M. S. Swaminathan

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Under fire for GM crops article, an iconic Indian scientist clarifies his views

An iconic Indian agricultural scientist is distancing himself from a recent editorial he co-authored that is critical of genetically modified (GM) crops, and has sparked furious debate among the nation’s researchers.

Geneticist Monkombu Sambasivan Swaminathan, 93, has been dubbed the father of India’s Green Revolution, which in the 1960s and 1970s delivered new, high-yield crop varieties to the nation’s farmers. He has also held an array of high-profile leadership positions in national and international organizations.

Researchers took notice when, last month, Swaminathan published an editorial in Current Science with Parthasarathy Chenna Kesavan, a researcher at the M.S. Swaminathan Research Foundation in Chennai, India, which Swaminathan leads. The article questions the sustainability, safety, and regulation of GM crops. It suggests GM cotton, the only GM crop approved for cultivation in India, has failed to help Indian farmers increase yields and incomes, and reduce pesticide use. It questions the safety GM eggplant and mustard varieties, which have been caught in regulatory limbo in India for a decade. And it presents data from an array of studies to back those arguments.

The editorial—which comes as the Indian Supreme Court is considering whether the nation should allow the patenting of GM crops—sparked furious pushback from some Indian scientists. The editorial is “severely flawed” and makes “extraordinary generalizations,” wrote Krishnaswamy VijayRaghavan, the principal scientific adviser to the Government of India, in a letter to Swaminathan. Scientific “results are selectively omitted, selectively represented or misrepresented,” added VijayRaghavan, who is based in New Delhi.

In tweets and blog posts, many researches also expressed bafflement at the involvement of Swaminathan, whose research institute is involved in developing GM crops. Swaminathan had provided ammunition to India’s vociferous critics of GM crops, some researchers wrote on Twitter and private forums.

Swaminathan was taken aback by the ferocity of the dissent and what he views as personal attacks not grounded in evidence, he tells ScienceInsider. “In science, I express a view, you contradict me, I accept both,” he says. “I don’t say: ‘You are bad, I’m good.’”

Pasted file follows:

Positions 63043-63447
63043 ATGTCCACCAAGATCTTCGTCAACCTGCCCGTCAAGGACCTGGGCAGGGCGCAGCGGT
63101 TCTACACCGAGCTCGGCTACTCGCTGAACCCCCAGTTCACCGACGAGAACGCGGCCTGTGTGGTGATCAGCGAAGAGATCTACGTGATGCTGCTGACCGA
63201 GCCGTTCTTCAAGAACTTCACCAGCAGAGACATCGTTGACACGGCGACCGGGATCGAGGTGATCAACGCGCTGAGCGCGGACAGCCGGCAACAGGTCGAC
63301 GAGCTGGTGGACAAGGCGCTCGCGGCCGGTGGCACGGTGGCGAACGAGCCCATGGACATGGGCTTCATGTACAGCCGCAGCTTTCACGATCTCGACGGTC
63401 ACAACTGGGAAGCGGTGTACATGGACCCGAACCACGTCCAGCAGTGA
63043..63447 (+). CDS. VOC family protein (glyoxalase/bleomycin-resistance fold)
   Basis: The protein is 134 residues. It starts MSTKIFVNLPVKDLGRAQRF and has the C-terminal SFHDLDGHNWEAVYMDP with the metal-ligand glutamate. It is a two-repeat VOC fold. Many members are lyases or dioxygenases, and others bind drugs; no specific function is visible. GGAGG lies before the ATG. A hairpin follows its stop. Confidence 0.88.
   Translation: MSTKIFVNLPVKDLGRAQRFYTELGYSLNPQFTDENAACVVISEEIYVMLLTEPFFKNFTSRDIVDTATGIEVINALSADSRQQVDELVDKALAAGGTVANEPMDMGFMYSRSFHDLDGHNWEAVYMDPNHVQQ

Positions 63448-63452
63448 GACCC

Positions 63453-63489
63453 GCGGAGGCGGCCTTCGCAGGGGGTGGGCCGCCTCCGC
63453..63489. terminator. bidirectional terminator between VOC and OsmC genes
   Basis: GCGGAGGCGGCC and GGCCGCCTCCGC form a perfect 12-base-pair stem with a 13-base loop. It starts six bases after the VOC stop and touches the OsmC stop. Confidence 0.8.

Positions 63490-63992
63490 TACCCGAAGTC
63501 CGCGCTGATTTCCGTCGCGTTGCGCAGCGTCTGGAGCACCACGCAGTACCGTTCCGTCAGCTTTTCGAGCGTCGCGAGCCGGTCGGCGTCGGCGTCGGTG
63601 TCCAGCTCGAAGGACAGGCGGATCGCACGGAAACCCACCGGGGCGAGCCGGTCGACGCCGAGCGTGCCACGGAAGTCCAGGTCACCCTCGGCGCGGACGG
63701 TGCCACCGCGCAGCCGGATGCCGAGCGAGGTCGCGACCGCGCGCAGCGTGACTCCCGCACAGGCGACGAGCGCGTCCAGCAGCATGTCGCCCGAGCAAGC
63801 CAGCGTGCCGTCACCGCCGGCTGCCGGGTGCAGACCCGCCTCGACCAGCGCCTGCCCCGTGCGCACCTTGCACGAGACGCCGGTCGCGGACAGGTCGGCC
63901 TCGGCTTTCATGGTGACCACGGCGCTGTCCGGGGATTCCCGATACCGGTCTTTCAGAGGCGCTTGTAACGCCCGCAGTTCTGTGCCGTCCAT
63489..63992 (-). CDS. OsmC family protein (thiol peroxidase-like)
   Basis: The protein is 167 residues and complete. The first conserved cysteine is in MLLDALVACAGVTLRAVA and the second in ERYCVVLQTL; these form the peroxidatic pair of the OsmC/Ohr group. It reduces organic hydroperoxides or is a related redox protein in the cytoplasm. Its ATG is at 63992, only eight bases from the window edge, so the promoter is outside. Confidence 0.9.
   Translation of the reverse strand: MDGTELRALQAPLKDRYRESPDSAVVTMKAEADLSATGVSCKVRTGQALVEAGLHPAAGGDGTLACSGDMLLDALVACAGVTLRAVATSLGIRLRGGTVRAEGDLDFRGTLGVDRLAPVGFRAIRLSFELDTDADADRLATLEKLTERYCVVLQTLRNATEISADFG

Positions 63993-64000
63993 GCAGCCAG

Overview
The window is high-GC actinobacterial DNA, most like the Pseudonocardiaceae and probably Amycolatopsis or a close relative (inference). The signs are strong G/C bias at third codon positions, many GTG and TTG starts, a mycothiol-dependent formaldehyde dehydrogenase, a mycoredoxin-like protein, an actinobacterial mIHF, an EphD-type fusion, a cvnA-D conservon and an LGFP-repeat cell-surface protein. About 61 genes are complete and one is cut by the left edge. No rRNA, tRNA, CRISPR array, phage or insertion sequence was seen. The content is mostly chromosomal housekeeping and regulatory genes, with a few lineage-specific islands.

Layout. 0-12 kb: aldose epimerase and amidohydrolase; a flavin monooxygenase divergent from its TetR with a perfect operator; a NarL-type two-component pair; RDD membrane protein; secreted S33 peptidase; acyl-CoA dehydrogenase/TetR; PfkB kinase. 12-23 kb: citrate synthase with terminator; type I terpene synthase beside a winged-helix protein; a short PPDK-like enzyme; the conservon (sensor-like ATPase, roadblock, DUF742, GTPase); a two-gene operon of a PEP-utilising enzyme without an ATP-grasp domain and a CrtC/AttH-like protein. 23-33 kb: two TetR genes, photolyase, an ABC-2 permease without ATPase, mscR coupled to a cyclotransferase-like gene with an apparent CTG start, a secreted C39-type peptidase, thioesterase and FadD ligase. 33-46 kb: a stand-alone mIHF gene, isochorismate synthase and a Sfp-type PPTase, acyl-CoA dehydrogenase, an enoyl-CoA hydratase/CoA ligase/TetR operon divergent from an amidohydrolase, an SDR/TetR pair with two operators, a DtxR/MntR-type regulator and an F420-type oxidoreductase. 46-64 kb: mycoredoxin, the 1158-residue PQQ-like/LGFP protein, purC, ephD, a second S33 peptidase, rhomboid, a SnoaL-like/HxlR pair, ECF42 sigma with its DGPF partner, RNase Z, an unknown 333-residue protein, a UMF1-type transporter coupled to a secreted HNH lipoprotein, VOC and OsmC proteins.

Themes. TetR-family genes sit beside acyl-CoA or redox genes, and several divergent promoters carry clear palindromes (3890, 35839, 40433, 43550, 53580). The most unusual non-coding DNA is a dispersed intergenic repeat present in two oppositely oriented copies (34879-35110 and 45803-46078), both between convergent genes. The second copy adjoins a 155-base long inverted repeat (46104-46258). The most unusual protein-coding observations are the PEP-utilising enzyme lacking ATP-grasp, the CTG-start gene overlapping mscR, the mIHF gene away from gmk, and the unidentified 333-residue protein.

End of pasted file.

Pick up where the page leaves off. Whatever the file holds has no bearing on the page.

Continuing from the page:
His views of GM crops are more nuanced than the editorial suggests, Swaminathan says. He believes GM crops are appropriate for some uses, but perhaps not others. For example, creating GM crops able to resist drought or high heat could be useful for dealing with threats like climate change, he says. But engineering crops to resist insects and fungi might be less promising over the long term, he suggests, especially because the crops can lose resistance as the pests evolve.

He noted, for example, that the single strain of GM cotton approved in India, which carries a bacterial gene that allows it to resist pests, “has done very well in some places, other places there is difficulty with a new strain [of pest].” In contrast, abiotic stresses, such as drought or floods, can’t develop resistance. “If you develop a variety tolerant to sea water, the resistance will be more longstanding.”

Swaminathan said his contribution to the editorial was limited to the first and last paragraphs; Kesavan, who he calls a “very distinguished scientist,” wrote the rest. (Kesavan could not be reached for comment.) And he says his co-authorship should not be taken as a full endorsement of Kesavan’s views. “The editorial expresses a viewpoint predominantly of my colleague, Keshavan,” he says. “But since I’m cited as co-author, I take author responsibility.”

The message he wants readers to focus on, Swaminathan says, is that scientists should think critically about new technologies and how their deployment will affect users, such as small farmers. “I’ve been clear in my views. Wherever you get an opportunity to bring a new genetic combination [to a crop], you should utilize it,” he says, but “the bottom line is the welfare of the farmers and the welfare of the consumers.” And people should not “worship a technology,” he adds. “Worship the purpose for which the technology is to be used and the cause for which it is developed.”